One industry that just about everyone’s bearish on these days is the airline industry — it’s hard not to be with the COVID-19 pandemic keeping people at home and airlines having to shut down all or a significant part of their operations.
Even the industry’s own insiders aren’t optimistic about the future. When Air Canada (TSX:AC) released its quarterly results earlier this month, the airline said it could take three years for it to return to its 2019 levels in terms of traffic levels and earnings.
But Boeing CEO Dave Calhoun has an even darker outlook for the industry, telling NBC in an interview that a major U.S. carrier is likely to go out of business this year, saying, “Something will happen when September comes around.” He didn’t allude to a specific airline in general, as it was directed toward the industry in general.
A big part of the reason that he’s pessimistic is that Calhoun sees significant cuts for the majority of the year, “Traffic levels will not be back to 100 per cent. They won’t even be back to 25 per cent. Maybe by the end of the year we approach 50 per cent.”
Can Air Canada survive?
Although Calhoun specified a U.S. carrier, Canadian airlines are facing the same risks. With no travellers and significant overhead, there will need to be some significant cost-cutting measures put in place. As of June 7, the airline says that about 20,000 of its employees will be laid off.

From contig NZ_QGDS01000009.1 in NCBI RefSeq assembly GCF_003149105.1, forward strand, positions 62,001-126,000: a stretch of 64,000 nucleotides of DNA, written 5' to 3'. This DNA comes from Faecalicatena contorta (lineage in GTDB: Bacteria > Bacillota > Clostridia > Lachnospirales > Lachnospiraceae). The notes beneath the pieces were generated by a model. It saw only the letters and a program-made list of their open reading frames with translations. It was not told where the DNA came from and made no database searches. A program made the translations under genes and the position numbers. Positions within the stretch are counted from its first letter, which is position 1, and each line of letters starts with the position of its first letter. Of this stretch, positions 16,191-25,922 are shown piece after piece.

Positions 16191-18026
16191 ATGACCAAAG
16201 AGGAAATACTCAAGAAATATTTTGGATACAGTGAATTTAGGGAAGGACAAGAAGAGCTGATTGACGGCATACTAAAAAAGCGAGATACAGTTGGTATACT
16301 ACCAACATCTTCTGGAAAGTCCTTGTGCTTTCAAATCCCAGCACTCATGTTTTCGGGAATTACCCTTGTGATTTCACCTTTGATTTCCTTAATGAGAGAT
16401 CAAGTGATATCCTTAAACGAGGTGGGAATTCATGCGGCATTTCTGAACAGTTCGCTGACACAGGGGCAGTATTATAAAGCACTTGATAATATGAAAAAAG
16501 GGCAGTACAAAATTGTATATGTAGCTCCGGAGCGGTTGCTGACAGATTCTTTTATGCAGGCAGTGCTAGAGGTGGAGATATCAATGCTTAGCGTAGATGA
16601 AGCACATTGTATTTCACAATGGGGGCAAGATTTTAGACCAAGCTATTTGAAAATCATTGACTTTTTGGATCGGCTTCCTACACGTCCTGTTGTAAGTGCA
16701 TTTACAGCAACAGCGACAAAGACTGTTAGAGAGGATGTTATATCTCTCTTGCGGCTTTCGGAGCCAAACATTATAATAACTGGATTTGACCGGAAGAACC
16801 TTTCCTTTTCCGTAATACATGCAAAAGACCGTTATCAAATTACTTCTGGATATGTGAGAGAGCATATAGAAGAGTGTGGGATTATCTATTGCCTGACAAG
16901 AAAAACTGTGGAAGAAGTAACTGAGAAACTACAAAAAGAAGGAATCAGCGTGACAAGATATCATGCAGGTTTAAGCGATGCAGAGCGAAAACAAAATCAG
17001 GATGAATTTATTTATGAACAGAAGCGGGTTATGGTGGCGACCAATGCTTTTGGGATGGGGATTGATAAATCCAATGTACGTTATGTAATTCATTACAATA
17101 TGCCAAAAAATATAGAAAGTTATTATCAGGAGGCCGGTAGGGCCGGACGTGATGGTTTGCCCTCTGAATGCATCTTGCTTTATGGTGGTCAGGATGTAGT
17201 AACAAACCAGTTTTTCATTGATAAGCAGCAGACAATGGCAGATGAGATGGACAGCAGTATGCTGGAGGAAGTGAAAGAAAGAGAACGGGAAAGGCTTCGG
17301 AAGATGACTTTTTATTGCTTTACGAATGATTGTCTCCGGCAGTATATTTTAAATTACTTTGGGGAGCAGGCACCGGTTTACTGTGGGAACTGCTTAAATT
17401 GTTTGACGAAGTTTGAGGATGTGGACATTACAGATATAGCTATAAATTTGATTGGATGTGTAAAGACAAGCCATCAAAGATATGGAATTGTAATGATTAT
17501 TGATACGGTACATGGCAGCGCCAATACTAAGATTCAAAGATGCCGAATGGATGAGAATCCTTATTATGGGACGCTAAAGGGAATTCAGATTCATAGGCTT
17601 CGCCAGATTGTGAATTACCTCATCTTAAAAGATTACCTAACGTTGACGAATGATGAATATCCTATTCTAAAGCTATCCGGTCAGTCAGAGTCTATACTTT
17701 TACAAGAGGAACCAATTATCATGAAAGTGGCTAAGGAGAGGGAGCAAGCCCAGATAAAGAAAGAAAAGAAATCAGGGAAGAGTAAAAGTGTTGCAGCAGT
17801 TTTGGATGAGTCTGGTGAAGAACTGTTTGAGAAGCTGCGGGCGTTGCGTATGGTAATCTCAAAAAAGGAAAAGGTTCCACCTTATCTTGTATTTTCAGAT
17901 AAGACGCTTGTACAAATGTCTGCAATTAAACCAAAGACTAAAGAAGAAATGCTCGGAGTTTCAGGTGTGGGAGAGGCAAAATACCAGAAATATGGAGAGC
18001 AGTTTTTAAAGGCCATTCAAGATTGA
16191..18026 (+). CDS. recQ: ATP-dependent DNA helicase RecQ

In addition, the company’s CEO and CFOs will forego their salaries, and other executives will also take pay cuts. Air Canada is also able to tap into lines of credit to help inject it with additional cash flow as well.
As of March 31, the Quebec-based business reported $6.1 billion worth of cash and short-term investments that can help the company stay afloat. Whether all that’s enough to get through the pandemic is anyone’s guess.
During the most recent quarter, Air Canada burned through $20 million in its operating activities. In the prior-year period, Air Canada generated more than $3.1 billion from its operations.
Investors will get a better idea in the company’s next quarterly results to see how bad its cash burn is — this period only rose until March 31. The next earnings report will likely see a lot more cash burn.
But with billions in cash on its books and the government providing wage subsidies, there’s no reason to panic just yet. And if air travel begins to resume later in the year, then the airlines may need to weather two really bad quarters before things start to get a bit better.
Is the stock worth taking a chance on?
If you’re looking for a long-term hold, and have a lot of patience, this could be a good stock to buy and hold.
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